Once upon a time, I used to write poetry. A lot of it, in fact - so much that I had already published three volumes of poetry, Silent Moments, Into My Own World, and The Poetic Journey by the time I had finished school. However, while pursuing my undergraduate degree in creative writing, I found myself gravitating towards fiction to such an extent that I quit writing poetry altogether - and it has been years since I have written a poem that I am satisfied with (ie meets my exacting self-imposed creative writing standards). In the meantime, a strange thing happened though. While I was busy writing poetry, I scarcely ever read poetry - actually, I had no desire to read poetry, thinking that it could not offer the same kind of pleasure or solace that prose could. Yet, as my poetry writing declined, I found myself turning to reading poetry and subsequently discovered many wonderful poets, economy of expression and mining layers of words able to induce that fireworks of appreciation that pages of prose cannot induce at times.
I must confess that in this internet age, I haven't been reading as much and my poetry consumption has declined greatly. However, chancing upon this wonderful poem by Jacob Polley, October, that my former creative writing tutor posted on facebook few days ago made me vividly remember the fierce power of poetry both in terms of reading - and creating it.
Before I introduce the poem to you, a word about moons. Taking an interest in astrology and having been bit of an astronomy geek, I am particularly fascinated by the moon - terms of a space object, its astrological influences, and as a cultural/aesthetic/visual reference point. I also love the idea that no matter what happens, the waxing and waning of the moon will remain that one constant in life. Having been born on a full moon, I am aware of the many myths and beliefs associated with it - but in the end, for me, there is nothing quite as gloriously beautiful as a full, round bronze moon embedded in the nocturnal sky.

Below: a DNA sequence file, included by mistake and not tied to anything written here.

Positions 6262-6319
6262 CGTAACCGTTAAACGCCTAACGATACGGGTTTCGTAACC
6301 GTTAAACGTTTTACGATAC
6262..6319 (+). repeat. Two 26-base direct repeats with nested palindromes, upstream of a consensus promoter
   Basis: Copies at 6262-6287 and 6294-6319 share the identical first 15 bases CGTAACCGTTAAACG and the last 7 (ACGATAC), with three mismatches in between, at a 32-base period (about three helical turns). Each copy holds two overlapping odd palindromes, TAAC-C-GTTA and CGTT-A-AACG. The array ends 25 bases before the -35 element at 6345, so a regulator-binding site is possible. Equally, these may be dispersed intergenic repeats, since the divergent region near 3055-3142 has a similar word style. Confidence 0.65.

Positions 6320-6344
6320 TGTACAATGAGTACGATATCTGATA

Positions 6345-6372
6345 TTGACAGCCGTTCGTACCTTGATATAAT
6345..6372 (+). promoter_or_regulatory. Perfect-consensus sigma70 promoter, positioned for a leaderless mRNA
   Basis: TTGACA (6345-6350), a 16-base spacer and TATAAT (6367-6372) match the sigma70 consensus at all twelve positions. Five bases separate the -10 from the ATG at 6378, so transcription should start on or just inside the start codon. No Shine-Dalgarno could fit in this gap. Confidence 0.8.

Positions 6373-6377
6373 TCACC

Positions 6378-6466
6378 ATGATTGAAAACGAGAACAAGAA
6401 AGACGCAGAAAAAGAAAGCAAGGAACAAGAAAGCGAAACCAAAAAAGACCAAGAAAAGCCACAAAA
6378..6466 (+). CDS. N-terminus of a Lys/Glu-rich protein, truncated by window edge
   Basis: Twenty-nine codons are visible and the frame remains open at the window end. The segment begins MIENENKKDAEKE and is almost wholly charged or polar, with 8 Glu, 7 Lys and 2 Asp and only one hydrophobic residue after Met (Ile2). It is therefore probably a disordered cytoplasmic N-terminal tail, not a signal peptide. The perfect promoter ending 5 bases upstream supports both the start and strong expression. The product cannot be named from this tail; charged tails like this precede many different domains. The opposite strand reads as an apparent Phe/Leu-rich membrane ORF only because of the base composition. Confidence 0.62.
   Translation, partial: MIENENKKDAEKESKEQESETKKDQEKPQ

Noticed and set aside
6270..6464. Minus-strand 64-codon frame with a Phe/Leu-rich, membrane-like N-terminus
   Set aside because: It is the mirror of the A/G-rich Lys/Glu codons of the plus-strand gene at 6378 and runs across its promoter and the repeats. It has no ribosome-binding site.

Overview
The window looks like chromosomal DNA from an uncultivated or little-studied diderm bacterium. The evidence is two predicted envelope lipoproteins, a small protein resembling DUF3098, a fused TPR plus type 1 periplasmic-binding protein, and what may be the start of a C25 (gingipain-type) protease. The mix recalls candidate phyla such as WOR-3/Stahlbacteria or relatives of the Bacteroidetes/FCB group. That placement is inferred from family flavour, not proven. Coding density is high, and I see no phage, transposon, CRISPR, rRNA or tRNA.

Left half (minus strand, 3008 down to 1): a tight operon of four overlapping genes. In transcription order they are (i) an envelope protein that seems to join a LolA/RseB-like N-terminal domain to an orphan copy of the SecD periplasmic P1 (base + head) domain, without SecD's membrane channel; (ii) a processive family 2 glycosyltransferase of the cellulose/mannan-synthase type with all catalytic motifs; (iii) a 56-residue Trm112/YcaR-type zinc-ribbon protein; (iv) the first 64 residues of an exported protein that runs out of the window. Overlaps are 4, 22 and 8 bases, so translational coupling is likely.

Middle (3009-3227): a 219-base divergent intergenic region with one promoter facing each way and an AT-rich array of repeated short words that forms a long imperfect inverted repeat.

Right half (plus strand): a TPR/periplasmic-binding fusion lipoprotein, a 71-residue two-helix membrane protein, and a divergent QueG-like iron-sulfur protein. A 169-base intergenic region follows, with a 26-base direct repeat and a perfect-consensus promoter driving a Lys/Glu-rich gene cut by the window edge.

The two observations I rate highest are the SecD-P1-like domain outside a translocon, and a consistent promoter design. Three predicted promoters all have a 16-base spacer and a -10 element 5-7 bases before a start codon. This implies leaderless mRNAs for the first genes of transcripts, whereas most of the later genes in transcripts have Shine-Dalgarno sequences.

Although a tide turns in the trees
the moon doesn't turn the leaves,
though chimneys smoke and blue concedes
to bluer home-time dark.
Though restless leaves submerge the park
in yellow shallows, ankle-deep,
and through each tree the moon shows, halved
or quartered or complete,
the moon's no fruit and has no seed,
and turns no tide of leaves on paths
that still persist but do not lead
where they did before dark.
Although the moonstruck pond stares hard
the moon looks elsewhere. Manholes breathe.
Each mind's a different, distant world
this same moon will not leave.
Source: Poetry (September 2006).